Blogging Dont’s That Are Totally Subjective

I see this so often on Pinterest: “Things You Should Never Have On Your Blog” or “Biggest Blogging Turn Offs” or even “Why I’m Not Reading Your Blog”. And I click out of curiosity and end up rolling my eyes and getting a little annoyed. So many of the items they list are completely subjective and they don’t really have a viable reason for not having. But there are some that beat the rest in the that’s-totally-subjective contest.


Read More Tags

If you haven’t already seen, I use read more tags. The read more tag is when you add it after a certain section of a post, so it must be clicked to continuing reading a load the actual post page. I saw one blogger didn’t like this because she didn’t want to have to load a new page. While that’s fine and dandy, I’m keeping my read more tags. They keep my home pages cleaner and easier to navigate and make it easier to track my stats for what posts get the most traction. If my whole post was on the home page, I can’t exactly track my stats for that post. So, it’s beneficial for me to have the read more tag and I’m keeping it.


One of my biggest pet peeves in blogging is pop-ups, and for some reason, a blogging don’t is not having one? Popups are usually the “subscribe to my newsletter!” boxes, and I will immediately close the tab and find something else to read when it shows up. I can’t see the content or read what you’re writing when a box pops up covering. No, I don’t want to subscribe until I know if I like your work or not. Personally, I think it is best to have the banners at the top, having a side popup that is out of the way, or integrate subbing into your posts. Even putting a box in your sidebar I can click on is preferable over a pop up for me. Of course, if you think it works for you do it, just I am not a fan at all.



So I totally get why people say not to curse in your writing, and it has the potential of offending readers. However, I am not a person to shy away from it myself and believe that it can be a powerful tool to get your point across. I have used some profane words to get my point across in pst writing. It’s certainly a preference and has its time and place, so I am not including it in the majority of my writing. Again, it’s subjective to what you want and what your readers want.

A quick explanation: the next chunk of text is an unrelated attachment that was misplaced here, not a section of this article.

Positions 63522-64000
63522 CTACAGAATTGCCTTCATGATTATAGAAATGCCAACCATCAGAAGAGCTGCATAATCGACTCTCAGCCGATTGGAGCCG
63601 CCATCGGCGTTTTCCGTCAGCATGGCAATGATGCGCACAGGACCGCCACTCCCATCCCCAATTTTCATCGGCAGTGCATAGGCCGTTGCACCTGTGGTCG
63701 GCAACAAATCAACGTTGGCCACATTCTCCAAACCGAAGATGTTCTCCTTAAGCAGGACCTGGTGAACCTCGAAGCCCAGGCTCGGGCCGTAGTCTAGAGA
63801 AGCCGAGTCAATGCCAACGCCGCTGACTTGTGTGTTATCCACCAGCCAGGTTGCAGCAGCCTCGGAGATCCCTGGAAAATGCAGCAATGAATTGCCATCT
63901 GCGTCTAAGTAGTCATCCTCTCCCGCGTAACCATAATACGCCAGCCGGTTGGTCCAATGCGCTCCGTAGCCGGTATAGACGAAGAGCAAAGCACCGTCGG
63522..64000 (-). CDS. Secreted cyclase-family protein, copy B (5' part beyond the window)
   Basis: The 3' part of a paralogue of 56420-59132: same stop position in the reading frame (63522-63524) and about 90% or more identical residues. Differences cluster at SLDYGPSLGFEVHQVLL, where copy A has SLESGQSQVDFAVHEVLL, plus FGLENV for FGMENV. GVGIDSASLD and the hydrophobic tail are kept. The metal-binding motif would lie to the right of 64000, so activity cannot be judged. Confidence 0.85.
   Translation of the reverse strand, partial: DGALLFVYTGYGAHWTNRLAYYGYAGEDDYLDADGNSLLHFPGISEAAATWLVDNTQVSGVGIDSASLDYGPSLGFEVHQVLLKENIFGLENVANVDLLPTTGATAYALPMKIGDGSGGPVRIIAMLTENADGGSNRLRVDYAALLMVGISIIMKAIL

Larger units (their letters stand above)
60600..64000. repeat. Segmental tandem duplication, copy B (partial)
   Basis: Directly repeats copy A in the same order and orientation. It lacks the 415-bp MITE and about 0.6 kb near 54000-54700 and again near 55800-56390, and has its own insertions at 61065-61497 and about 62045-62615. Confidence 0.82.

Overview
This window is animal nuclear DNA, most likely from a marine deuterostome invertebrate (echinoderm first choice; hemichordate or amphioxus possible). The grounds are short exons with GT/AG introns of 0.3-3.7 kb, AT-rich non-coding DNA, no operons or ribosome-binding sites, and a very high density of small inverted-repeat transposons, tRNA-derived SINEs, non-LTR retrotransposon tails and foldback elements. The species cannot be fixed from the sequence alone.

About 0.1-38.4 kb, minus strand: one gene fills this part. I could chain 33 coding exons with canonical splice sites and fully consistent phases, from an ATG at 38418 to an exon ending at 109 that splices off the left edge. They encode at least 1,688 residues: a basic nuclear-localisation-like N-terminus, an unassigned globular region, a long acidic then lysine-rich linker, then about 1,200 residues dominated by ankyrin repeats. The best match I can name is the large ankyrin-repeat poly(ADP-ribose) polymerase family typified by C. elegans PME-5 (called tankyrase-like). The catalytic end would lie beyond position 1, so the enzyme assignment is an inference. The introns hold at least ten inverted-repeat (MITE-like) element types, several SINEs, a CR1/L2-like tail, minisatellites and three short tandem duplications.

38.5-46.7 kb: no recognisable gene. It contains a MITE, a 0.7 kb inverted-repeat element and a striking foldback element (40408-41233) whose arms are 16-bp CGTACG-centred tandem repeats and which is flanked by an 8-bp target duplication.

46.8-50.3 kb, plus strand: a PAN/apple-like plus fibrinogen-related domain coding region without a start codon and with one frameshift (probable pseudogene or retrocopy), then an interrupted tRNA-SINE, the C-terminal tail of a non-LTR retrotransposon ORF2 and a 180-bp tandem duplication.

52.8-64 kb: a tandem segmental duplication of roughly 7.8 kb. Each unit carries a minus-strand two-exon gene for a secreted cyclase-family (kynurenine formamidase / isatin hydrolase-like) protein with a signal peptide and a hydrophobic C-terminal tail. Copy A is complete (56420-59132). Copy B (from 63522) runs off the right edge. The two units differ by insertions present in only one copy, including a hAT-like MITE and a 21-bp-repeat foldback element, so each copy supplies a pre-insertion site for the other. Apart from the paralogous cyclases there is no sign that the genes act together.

Pin It Graphics

I am mainly including this because when I saw the reason the blogger hated when we don’t have a pin it button, I was confused and annoyed. Her reasoning was that it took too much work to manually pin it. I don’t know what she meant by manually pinning it, especially when sharing buttons at the bottom are available and a Pin It button can be added to your browser, so I didn’t exactly get why she required that we add a plugin with a graphic over the images, when there are simpler options available. I know it’s best to make your site accessible for the laziest human on earth, but come on.

What I want to be taken away from this is you can do what you want to your blog, it is your corner of the Internet after all.

What are your blogging pet peeves? Let me know with a comment!


8 thoughts on “Blogging Dont’s That Are Totally Subjective

  1. Definitely with you on the pop-up front! Especially being in the UK and subject to GDPR and cookies etc etc – some site just have too many things to close before I can read anything! Loads of ads drive me bonkers as well.

    Liked by 1 person

  2. I’m right there with you on the use of the read more tag. Helps to keep your home page nice and clean, plus it has the added benefit of keeping your stats nice and clean.

    On that same note: I despise when people don’t use read-more tags and their home page is a giant blob of words you’ve gotta endlessly scroll through while looking for something you’re actually interested in reading.

    Liked by 1 person

  3. Not being able to comment is a pet peeve I have. A few times I’ll go to comment and it’s Blogger only, or Google+ only. It’s frustrating. I want to interact with you! Let me! lol

    Liked by 1 person

  4. I tend to be very British when it comes to my profanity; I regularly use bloody, bugger and bollocks to name a few but I’ll avoid some more mainstream ones. I use them plenty in life and have zero problems with doing so. There’s just something about using them in my writing that feels off to me. As you said it’s all about personal preference.

    But I am so with you on the pop-ups and it is a RELIEF to see someone say it openly. I get so fed up visiting blogs and having to click through several ‘subscribe to my newsletter’ pop-ups before I’ve even gotten to see a single page of their blog. By that point, their blog could be the best thing since sliced bread and I couldn’t give a damn.

    Liked by 2 people

  5. Very good topic! I’ve seen a lot of blogging Do’s and Don’ts articles and some I agree with, and some not so much. I’m personally guilty of having a pop-up on my main site AND my blog because I was told a long time ago that it’s a great way to build your list. But I also find them annoying. I gotta do better!

    And using profanity is a choice and helps define a brand’s or blog’s character and personality. My philosophy is: like it, read it. Don’t like, don’t read. It’s really that simple.

    Liked by 1 person

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